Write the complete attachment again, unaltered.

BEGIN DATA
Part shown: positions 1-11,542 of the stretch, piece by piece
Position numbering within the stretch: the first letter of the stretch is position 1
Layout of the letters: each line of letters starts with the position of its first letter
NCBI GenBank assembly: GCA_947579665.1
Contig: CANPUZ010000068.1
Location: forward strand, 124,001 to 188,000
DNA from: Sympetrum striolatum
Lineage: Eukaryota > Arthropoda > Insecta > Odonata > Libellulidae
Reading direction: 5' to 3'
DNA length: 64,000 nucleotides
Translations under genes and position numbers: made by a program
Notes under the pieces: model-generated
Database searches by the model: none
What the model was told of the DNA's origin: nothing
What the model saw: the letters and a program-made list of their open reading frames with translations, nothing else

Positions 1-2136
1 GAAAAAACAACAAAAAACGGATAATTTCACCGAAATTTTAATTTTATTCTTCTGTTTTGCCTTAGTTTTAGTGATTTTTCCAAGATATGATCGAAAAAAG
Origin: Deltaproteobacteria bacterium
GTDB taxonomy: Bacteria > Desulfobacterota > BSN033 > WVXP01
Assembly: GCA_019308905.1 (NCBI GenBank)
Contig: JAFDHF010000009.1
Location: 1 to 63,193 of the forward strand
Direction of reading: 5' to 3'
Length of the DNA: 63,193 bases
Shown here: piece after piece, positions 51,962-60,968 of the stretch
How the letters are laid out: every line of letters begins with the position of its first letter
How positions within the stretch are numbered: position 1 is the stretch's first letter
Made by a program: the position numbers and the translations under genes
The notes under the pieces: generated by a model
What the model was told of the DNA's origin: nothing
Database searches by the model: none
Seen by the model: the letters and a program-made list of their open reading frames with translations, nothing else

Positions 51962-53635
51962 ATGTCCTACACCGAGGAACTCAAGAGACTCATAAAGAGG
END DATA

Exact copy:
Part shown: positions 1-11,542 of the stretch, piece by piece
Position numbering within the stretch: the first letter of the stretch is position 1
Layout of the letters: each line of letters starts with the position of its first letter
NCBI GenBank assembly: GCA_947579665.1
Contig: CANPUZ010000068.1
Location: forward strand, 124,001 to 188,000
DNA from: Sympetrum striolatum
Lineage: Eukaryota > Arthropoda > Insecta > Odonata > Libellulidae
Reading direction: 5' to 3'
DNA length: 64,000 nucleotides
Translations under genes and position numbers: made by a program
Notes under the pieces: model-generated
Database searches by the model: none
What the model was told of the DNA's origin: nothing
What the model saw: the letters and a program-made list of their open reading frames with translations, nothing else

Positions 1-2136
1 GAAAAAACAACAAAAAACGGATAATTTCACCGAAATTTTAATTTTATTCTTCTGTTTTGCCTTAGTTTTAGTGATTTTTCCAAGATATGATCGAAAAAAG
Origin: Deltaproteobacteria bacterium
GTDB taxonomy: Bacteria > Desulfobacterota > BSN033 > WVXP01
Assembly: GCA_019308905.1 (NCBI GenBank)
Contig: JAFDHF010000009.1
Location: 1 to 63,193 of the forward strand
Direction of reading: 5' to 3'
Length of the DNA: 63,193 bases
Shown here: piece after piece, positions 51,962-60,968 of the stretch
How the letters are laid out: every line of letters begins with the position of its first letter
How positions within the stretch are numbered: position 1 is the stretch's first letter
Made by a program: the position numbers and the translations under genes
The notes under the pieces: generated by a model
What the model was told of the DNA's origin: nothing
Database searches by the model: none
Seen by the model: the letters and a program-made list of their open reading frames with translations, nothing else

Positions 51962-53635
51962 ATGTCCTACACCGAGGAACTCAAGAGACTCATAAAGAGG